Bringing new meaning to local search, Google (NASDAQ:GOOG) is rolling out street-level photography on its popular Google Maps roadmap site. The initial snapshots are limited to heavily trafficked roads in cities like San Francisco and Miami, but more coverage will come if the feature proves popular.

Not long ago, sites like Yahoo! (NASDAQ:YHOO) Maps and AOL's MapQuest relied on rudimentary graphics to get you around. These days, it's all about overlaying satellite images and providing more detailed routing information than your handy-dandy Garmin (NASDAQ:GRMN) GPS. 

We live in a media-hungry world, and sites have to stand out to get noticed. Microsoft's (NASDAQ:MSFT) Virtual Earth 3-D and Google Earth offer plenty of eye candy, but typically require software downloads.

But even if we limit Google's new feature to Web-based mapping sites, it's not entirely new. Amazon's (NASDAQ:AMZN) now-unplugged A9 search engine added 35 million street-level snapshots into its interface two years ago. However, Google's new images can be manipulated better. You can actually rotate to pan within the actual picture. The "Street View" feature is also a seamless fit within Google Maps.

It's a welcome feature. Even with perfect directions, it's refreshing to be familiar with what nearby buildings look like when you're heading out to somewhere new. Living in Miami, I found myself checking out many of the area landmarks on Google Maps this morning. I was impressed.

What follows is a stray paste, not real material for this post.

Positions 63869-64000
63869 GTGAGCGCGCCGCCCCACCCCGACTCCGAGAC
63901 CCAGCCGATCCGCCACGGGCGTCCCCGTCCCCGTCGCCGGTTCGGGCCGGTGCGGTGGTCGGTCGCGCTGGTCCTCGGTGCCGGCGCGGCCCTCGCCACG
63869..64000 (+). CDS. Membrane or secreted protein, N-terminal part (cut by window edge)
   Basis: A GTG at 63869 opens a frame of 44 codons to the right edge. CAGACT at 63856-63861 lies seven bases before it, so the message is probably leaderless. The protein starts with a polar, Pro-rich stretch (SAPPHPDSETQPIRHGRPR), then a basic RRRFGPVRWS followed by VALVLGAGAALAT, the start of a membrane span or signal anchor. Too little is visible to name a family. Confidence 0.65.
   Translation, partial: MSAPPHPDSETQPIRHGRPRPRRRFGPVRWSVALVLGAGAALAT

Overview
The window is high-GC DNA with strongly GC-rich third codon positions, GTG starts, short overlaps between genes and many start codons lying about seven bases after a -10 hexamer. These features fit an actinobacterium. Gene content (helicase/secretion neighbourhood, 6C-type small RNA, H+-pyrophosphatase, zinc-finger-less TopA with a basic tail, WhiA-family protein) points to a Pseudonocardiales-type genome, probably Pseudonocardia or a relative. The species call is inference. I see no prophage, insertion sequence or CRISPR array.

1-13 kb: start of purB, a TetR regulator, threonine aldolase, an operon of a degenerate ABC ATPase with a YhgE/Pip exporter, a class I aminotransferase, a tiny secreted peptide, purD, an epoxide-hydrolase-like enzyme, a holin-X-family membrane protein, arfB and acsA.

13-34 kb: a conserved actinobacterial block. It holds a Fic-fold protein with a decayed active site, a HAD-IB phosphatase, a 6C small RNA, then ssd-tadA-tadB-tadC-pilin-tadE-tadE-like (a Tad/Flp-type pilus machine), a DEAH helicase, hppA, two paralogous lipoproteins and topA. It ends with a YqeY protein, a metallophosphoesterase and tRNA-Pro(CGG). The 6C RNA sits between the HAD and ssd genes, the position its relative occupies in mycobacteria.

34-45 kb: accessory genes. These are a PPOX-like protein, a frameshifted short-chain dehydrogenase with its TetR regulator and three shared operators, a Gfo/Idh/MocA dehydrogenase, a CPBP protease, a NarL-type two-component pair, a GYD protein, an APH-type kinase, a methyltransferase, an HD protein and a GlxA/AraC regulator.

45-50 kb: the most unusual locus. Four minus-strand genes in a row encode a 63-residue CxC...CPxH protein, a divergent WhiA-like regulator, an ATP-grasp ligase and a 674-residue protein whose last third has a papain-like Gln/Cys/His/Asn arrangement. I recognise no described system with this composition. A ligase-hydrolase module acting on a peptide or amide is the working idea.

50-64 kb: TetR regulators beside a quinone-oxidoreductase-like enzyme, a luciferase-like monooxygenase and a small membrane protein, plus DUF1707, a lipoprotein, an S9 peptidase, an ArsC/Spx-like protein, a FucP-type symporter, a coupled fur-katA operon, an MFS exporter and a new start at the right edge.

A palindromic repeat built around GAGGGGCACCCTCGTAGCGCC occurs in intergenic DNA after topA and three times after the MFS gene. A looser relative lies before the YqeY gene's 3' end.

Google's drive to enhance its user experience isn't entirely selfless. Yes, the sites are free, but every search engine is fighting to be your source for local information. That makes it all the easier to eventually serve ads from local merchants. Users will then click, buy, or be enlightened.

In short, it's a picture that sells a thousand verbs.

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Longtime Fool contributor Rick Munarriz is a huge fan of Google, and it would be his homepage if it weren't for taking up that piece of real estate. He does not own shares in any of the stocks in this story. Rick is also part of the Rule Breakers newsletter research team, seeking out tomorrow's ultimate growth stocks a day early. The Fool has a disclosure policy.